Mark: In terms of the sounds, you’ve pretty much summed it up for me. Piano is one of those things that is just great. If you have a great piano or sampled piano, you use it for certain things and it just sounds great. The organ does as well – the Hammond organ… it’s one of those timeless, great sounds. The Mellotron, electric piano, and then the realm of strings or pad sounds and synth/special effect sounds. I always come back to piano, organ, strings, and then come up with stuff that is new, where I spend a lot of time [on sound design]. I don’t want it to just be a piano and organ.

One of the things I’ve gotten into recently, that I used quite a lot of on this album, is putting the keyboards through a plug-in called Guitar Rig 2, which is of course intended for guitar. Distortions, echoes, and various phasers and flangers… the quality of the distortion is very good and works brilliantly on things like pianos, organs, and electric pianos when put through them.

The second half of “The Wound” – the main keyboard part on that is run through that effect. The whole of “The Last Century For Man,” the keyboards on that sound more guitar-ish than like keyboards, really. It’s electric piano through Guitar Rig 2 with a fairly distorted sound. That was something I hadn’t really explored before.

“You have guitar all over a song and nobody is going to go
‘Too much guitar,’ but if you have too much Minimoog
on a song they will go ‘Hmmm… too much Minimoog.’”

Another thing is that I’m now using almost exclusively VST instruments. This album is a little bit of a departure back to the old days, though recording-wise, because Mike Hunter was very much in favor of “If you can play a real instrument, I’d rather you play a real instrument. If we want a real piano sound, can you use a real piano.”

MPc: Do you record with real pianos?

Mark: I do. The grand piano in our studio is not brilliant – it’s just OK. It has a sound of its own, shall we say. I’ve been using Synthogy’s Ivory, which is a really excellent VST piano. It has a huge sample space and it feels good to play.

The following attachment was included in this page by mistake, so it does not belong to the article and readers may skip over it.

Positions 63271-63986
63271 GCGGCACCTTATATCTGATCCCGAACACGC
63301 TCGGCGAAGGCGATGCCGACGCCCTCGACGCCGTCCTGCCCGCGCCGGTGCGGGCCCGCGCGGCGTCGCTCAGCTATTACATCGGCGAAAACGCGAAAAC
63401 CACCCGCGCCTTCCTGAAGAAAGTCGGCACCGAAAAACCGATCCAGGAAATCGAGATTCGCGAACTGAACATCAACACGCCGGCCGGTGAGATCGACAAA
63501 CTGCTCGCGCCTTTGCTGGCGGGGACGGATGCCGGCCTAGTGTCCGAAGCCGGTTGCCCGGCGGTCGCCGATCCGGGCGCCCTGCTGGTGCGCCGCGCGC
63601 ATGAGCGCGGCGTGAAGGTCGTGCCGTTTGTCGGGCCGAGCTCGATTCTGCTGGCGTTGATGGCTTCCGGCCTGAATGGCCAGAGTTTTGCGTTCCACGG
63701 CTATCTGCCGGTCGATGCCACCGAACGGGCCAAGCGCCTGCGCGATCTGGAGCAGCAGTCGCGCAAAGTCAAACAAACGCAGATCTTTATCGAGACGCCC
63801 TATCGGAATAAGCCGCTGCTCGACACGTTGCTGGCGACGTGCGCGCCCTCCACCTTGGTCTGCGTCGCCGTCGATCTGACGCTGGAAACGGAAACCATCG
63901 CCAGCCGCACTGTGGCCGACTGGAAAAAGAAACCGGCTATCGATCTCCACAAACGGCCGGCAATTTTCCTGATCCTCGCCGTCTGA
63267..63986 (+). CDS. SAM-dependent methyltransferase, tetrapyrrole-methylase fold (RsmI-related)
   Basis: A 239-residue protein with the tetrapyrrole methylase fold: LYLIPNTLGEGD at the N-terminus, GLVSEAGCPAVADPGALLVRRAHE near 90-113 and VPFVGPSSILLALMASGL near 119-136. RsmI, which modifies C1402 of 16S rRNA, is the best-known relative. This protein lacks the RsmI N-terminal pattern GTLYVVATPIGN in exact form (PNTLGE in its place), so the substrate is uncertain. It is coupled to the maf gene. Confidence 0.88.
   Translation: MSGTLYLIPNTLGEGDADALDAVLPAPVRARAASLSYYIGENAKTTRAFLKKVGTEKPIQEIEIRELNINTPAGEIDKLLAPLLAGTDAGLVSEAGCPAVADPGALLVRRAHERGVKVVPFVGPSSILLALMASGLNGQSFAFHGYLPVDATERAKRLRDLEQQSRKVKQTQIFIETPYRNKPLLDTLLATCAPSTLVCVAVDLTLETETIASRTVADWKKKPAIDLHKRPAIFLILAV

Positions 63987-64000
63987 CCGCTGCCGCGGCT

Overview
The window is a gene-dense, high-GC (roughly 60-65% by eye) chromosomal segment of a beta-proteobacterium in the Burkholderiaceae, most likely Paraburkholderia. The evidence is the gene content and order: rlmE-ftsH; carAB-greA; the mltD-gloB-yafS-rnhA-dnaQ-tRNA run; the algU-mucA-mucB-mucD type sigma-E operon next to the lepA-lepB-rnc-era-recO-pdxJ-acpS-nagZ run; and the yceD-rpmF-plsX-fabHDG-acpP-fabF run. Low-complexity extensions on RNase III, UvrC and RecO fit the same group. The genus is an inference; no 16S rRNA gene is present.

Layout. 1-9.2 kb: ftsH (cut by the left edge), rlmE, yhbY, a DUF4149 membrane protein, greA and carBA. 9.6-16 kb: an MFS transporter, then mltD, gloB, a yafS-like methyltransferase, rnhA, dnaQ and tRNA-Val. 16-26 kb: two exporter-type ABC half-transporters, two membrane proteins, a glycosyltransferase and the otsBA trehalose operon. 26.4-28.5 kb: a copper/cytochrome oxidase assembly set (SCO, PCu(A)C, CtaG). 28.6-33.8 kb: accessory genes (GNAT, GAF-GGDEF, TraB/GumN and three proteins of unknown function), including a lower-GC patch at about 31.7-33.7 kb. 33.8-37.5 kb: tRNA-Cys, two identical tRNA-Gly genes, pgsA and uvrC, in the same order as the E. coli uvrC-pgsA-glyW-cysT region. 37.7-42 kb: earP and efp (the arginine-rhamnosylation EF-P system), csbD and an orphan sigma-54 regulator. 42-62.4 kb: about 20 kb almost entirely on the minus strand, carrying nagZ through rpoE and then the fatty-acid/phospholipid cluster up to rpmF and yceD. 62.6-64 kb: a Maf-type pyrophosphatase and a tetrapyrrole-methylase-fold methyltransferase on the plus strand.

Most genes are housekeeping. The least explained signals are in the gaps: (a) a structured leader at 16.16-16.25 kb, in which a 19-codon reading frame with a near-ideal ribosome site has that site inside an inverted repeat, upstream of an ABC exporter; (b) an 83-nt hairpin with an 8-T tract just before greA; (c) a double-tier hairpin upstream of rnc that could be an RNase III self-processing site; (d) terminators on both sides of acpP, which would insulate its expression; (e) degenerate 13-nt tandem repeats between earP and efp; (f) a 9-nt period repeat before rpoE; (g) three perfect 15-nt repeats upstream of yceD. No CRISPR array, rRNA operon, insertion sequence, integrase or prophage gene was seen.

Especially for live, the host program I put VST instruments through is a program called Forte, from Brain Spawn. They’ve been very helpful because I’m one of their high-profile customers. So they’re quite accommodating.

I’m quite happy with the software and how it’s working. On the first tour with the Forte rig, things were a bit touch and go for a bit because I was running beta versions of things and it was quite scary. The Marbles tour was the first time I used it, and I had the old rig with the old songs programmed into that, and the new rig was just for the Marbles stuff, but since then I’ve gradually got rid of the old stuff. I’ve got three keyboards on stage, now and two of them are just MIDI controllers. [To read an in-depth article written by Mark on his use of Forte, visit http://www.brainspawn.com/profiles/marillion.php]

I have the [Roland] A90. I have got an Oberheim MC-3000 that doesn’t make any sound of its own – just for MIDI control. The A90 has some built-in sounds, so I have it as a safety in case the computer was to fall over halfway through the gig. I could literally just pull up a piano/string/organ patch and I’ve got something I can play in the event of a computer failure. I’ve had that for ten years or more, I think.

Then I’ve got the Korg Karma for quite a few things. It’s got some good sounds. I’ve used it quite extensively on the last couple of albums. And I have an M-Audio controller.

MPc: Your lead solo sounds have great personality. They rarely sound like just a basic Minimoog.

Mark: I still have an old Minimoog kicking around, but it’s rare that I would just use a recognizable Minimoog sound. It’s hard to use a Minimoog solo sound and not have it sound dated. It’s one of those things that when you play it, it just does something to a song. The Mellotron is similar to that. The effect it has on a song is more than just the sound. It evokes lots of other things, which sometimes you want, and if you don’t want that, sometimes you just can’t use it. Like piano, really. Nobody would bat an eyelid at piano, or guitar. You have guitar all over a song and nobody is going to go “Too much guitar,” but if you have too much Minimoog on a song they will go “Hmmm… too much Minimoog.” Certain instrument sounds are just part of what people expect, and there’s other things like the Minimoog where as soon as you play it, it takes you someplace, but if you don’t want to be there you have to leave it alone.

I’m constantly looking out for new sounds. When we’re writing or recording, if I come across a great sound I’ll save it and remember it. And I’ll have in my head sounds that I was excited about over the past few months. That’s one of the good things about the computer. If you create a complicated patch with different VST instruments, you only have to hit one button to save the whole thing as it is and to recall it is a piece of cake, as long as you remember what you called it and where you saved it. (laughing)

“Hearing Rick Wakeman play keyboards;
I wanted to play keyboards.
That was it – end of story.”

MPc: Do you do much programming or sound design?